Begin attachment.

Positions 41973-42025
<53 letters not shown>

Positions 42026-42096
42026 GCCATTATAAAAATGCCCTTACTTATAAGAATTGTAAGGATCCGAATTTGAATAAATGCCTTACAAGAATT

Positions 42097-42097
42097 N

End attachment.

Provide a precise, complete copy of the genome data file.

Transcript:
Positions 41973-42025
<53 letters not shown>

Positions 42026-42096
42026 GCCATTATAAAAATGCCCTTACTTATAAGAATTGTAAGGATCCGAATTTGAATAAATGCCTTACAAGAATT

Positions 42097-42097
42097 N